There are a lot of great ways to learn more about how Pressto is being used and its many benefits for students. Check out some of the research available on media literacy. Learn more about Pressto in these testimonials from New York City teachers and some students who are using Pressto. Discover specific uses and experiences from the case studies available to get ideas. Get started today by signing up here: Join Pressto
About the Author
Rachelle Dené Poth is an edtech consultant, presenter, attorney, author, and teacher. Rachelle teaches Spanish and STEAM: What’s nExT in Emerging Technology at Riverview High School in Oakmont, PA. Rachelle has a Juris Doctor degree from Duquesne University School of Law and a Master’s in Instructional Technology. She is a Consultant and Speaker, owner of ThriveinEDU LLC Consulting. She is an ISTE Certified Educator and currently serves as the past-president of the ISTE Teacher Education Network and on the Leadership team of the Mobile Learning Network. At ISTE19, she received the Making IT Happen Award and has received several Presidential Gold Awards for volunteer service to education.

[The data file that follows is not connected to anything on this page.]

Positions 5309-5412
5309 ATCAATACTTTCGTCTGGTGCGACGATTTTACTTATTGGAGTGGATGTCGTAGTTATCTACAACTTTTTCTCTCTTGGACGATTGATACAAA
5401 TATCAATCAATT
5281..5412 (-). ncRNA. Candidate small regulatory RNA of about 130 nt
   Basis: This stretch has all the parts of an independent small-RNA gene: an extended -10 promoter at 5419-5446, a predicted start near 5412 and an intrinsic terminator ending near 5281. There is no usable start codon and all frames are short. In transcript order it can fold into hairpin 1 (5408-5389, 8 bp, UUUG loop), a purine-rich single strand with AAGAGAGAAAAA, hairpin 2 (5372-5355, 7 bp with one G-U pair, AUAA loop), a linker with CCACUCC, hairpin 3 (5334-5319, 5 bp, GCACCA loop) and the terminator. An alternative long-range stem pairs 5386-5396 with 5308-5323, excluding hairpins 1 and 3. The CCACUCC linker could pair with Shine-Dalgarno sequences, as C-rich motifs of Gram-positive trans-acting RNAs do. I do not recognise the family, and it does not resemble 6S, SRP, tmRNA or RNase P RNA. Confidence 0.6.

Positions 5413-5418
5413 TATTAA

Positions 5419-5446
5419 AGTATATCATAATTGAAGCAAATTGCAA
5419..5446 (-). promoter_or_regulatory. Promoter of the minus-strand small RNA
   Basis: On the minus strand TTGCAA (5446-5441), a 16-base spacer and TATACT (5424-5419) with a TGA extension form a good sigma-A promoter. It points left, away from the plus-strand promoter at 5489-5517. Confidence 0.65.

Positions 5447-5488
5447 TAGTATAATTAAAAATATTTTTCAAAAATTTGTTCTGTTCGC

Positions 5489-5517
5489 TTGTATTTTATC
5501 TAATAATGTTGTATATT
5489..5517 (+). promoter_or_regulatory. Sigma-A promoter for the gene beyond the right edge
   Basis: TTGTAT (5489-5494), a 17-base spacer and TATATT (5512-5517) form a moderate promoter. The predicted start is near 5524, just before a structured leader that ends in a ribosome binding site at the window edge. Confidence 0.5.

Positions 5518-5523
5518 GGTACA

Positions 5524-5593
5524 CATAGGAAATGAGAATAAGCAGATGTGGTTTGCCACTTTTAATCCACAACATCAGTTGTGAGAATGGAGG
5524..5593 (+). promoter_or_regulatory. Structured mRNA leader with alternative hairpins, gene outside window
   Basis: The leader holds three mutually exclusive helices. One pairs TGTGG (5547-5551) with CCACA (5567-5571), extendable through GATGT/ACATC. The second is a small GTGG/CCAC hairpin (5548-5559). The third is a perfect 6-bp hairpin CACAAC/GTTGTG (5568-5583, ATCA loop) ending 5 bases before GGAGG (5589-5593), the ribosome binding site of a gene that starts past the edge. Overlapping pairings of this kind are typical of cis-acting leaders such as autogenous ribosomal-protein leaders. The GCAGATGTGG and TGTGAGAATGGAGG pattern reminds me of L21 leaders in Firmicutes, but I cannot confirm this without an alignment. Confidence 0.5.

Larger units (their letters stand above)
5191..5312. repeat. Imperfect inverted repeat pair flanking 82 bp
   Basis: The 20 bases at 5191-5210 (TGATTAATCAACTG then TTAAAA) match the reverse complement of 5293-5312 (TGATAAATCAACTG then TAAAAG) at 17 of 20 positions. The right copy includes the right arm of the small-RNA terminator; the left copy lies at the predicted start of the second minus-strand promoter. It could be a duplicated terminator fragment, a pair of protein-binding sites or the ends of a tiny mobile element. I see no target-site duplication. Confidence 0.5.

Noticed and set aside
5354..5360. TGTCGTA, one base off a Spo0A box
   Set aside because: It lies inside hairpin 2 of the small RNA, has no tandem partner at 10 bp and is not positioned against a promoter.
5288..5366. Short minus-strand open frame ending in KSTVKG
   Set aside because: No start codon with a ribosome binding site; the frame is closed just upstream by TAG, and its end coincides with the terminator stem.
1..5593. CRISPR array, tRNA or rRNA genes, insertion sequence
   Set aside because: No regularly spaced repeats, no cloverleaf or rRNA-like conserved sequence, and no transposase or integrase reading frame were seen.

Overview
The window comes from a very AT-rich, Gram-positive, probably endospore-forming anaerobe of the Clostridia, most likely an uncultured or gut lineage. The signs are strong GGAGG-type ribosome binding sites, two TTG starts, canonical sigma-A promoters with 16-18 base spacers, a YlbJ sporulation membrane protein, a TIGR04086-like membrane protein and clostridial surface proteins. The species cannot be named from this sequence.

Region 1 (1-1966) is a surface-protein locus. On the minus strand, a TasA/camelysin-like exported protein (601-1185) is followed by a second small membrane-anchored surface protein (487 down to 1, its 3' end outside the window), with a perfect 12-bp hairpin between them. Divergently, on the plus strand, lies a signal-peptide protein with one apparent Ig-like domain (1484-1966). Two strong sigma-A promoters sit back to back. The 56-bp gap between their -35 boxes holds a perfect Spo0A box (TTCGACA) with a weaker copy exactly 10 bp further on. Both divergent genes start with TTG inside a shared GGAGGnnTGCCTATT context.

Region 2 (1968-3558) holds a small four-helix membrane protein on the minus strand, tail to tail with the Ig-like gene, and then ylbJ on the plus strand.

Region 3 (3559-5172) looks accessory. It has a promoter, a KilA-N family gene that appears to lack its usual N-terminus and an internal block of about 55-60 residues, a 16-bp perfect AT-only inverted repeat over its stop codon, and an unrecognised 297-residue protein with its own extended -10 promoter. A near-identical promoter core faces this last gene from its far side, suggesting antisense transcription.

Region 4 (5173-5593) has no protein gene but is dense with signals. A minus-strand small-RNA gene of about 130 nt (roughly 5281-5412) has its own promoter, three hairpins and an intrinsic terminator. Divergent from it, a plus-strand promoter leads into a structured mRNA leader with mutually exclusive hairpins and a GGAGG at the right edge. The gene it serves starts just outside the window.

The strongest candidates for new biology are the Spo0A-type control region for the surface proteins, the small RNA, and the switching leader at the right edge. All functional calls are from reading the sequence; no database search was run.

Rachelle is the author of six books, ‘In Other Words: Quotes That Push Our Thinking,” “Unconventional Ways to Thrive in EDU” (EduMatch) and “The Future is Now: Looking Back to Move Ahead,” “Chart A New Course: A Guide to Teaching Essential Skills for Tomorrow’s World” and her newest book, “True Story Lessons That One Kid Taught Us.” Her newest book will be available this summer from Routledge, “Your World Language Classroom: Strategies for In-Person and Digital Instruction.”
Rachelle is a blogger for Getting Smart, Defined Learning, District Administration, NEO LMS, and the STEM Informer with Newsweek.